The Dodge Pearls were purchased from Cartier in May 1920 by Horace Elgin Dodge (1868-1920). Horace and his brother John came from a mechanically minded family in Michigan and, as both brothers were brilliant engineers, they started producing motors for Henry Ford, with John eventually becoming Vice President of Ford Motor Company. In 1919 Henry Ford bought their holding in the firm for US$ 25 million, making each brother extremely wealthy; meanwhile Dodge Automobiles had also been making their own cars since 1914.
In 1896 Horace married Anna Thompson (1871-1970), a piano teacher who had emigrated from Dundee, Scotland in the mid-1870s. Horace and Anna’s only daughter Delphine was married on the 16th June 1920 to James H.R. Cromwell, stepson of Eva Stotesbury whose husband was the Senior Partner of Drexel and Co., a leading merchant bank of the day.
According to Hans Nadelhoffer in his book Cartier, Jewellers Extraordinaires,
‘Not long before the wedding Mr Dodge took his future son-in-law aside and said “Jim, Mother doesn’t have the kind of pearls your mother has. In the church people are going to notice that sort of thing. Where does your mother buy ‘em?” Cromwell mentioned Cartier “Never heard of ‘em.” Dodge said. “But get me an appointment with this fella.” And so Cromwell arranged a meeting between Pierre Cartier, Horace Dodge and himself.’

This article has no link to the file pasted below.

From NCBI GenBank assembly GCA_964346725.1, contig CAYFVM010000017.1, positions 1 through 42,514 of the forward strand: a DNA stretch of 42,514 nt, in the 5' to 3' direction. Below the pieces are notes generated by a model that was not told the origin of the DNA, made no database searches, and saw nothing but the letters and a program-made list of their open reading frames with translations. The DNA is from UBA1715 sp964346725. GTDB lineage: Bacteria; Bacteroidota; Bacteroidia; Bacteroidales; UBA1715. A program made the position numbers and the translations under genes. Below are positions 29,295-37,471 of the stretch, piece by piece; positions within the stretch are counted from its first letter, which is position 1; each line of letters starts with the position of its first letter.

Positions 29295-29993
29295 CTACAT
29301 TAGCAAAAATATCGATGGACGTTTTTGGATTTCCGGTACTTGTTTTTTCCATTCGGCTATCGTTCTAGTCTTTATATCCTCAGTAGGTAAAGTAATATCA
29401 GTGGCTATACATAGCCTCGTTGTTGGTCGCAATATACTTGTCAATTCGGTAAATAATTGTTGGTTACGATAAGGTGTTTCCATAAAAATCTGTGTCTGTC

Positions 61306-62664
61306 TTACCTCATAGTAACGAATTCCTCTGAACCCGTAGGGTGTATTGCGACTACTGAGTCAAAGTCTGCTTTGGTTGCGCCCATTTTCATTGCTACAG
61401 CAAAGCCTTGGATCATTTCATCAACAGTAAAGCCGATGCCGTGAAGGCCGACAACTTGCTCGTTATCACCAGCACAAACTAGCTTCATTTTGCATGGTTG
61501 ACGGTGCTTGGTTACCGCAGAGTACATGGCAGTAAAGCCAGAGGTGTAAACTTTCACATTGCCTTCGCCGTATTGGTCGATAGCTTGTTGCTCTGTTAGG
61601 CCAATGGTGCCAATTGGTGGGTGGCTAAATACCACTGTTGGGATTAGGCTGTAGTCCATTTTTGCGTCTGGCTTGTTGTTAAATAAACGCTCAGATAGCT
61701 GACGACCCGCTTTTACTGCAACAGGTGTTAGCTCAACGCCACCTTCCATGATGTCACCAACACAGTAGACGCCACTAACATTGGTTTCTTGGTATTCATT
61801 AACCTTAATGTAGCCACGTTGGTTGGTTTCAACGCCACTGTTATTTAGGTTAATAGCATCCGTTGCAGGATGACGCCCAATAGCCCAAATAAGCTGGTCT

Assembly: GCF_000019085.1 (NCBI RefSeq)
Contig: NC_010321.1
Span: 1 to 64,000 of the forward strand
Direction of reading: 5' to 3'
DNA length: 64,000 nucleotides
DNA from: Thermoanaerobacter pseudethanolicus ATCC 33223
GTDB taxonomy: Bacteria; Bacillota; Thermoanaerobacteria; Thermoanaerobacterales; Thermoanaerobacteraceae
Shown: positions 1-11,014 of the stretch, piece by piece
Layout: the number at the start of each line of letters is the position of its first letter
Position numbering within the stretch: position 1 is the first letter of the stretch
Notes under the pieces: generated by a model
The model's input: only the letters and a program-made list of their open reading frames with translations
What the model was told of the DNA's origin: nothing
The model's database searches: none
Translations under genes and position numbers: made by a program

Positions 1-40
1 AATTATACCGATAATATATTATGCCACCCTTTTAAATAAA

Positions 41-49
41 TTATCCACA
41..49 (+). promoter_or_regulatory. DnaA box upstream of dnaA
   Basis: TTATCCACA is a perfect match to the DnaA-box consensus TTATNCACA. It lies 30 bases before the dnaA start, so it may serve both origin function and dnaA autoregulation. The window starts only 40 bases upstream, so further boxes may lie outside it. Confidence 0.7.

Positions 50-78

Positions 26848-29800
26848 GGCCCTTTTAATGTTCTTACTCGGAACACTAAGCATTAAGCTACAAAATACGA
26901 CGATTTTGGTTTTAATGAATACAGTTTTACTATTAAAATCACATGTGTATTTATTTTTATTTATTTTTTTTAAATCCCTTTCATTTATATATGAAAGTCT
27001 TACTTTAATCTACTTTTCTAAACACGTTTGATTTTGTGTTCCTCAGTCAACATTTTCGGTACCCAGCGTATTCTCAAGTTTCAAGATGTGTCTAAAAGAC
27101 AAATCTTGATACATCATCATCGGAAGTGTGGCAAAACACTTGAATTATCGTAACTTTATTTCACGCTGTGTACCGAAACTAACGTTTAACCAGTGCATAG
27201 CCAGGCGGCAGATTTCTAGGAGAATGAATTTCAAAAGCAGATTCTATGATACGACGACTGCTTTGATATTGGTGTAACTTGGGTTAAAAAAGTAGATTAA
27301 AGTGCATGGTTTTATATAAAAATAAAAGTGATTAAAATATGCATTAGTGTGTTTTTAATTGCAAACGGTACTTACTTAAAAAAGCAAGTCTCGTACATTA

Nadelhoffer then relates how Horace Dodge consistently called Pierre Cartier “Mr Car-teer” while asking for the most beautiful pearls to match those of Mrs Eva Stotesbury. Pierre Cartier finally produced a five-strand natural pearl necklace which he said had belonged to Empress Catherine II of Russia.
The necklace was accompanied by three clasps: the first wo were diamond-set by Cartier, the third one was an 18th century enamel miniature clasp depicting Catherine the Great. After conducting exhaustive research as to the Imperial provenance of the necklace, Horace Dodge finally agreed to the purchase for the immense sum of US$825,000, approximately US$70,000,000 in today’s money. It was amongst the most expensive jewellery transactions ever recorded.
As with many historic jewels, exact provenance is hard to verify, however it is well recorded that Cartier purchased a great deal of Imperial and aristocratic jewellery after the Russian Revolution of 1917; including specifically jewels and gems that had once belonged to Catherine the Great.
The pearl necklace was given to Delphine but came back into the possession of her mother Anna upon Delphine’s untimely death in 1943. The necklace remained with Anna until she gifted it to her granddaughter Anna Ray ‘Yvonne’ Baker, Delphine’s daughter by her second marriage to Raymond T. Baker. Yvonne was orphaned at the age of ten when her mother died; her father having passed-away eight years earlier.
In 1968 Anna gave Yvonne the famous ‘Catherine the Great Pearls’ as they were known in the family. Yvonne’s children relate that it was at that time that their mother dismantled the original five strand necklace, dividing the rows between friends and her three children, who received one strand each in the subsequent years. It was the latter three rows that were reunited with the two Cartier diamond clasps and originally offered for sale in 2008.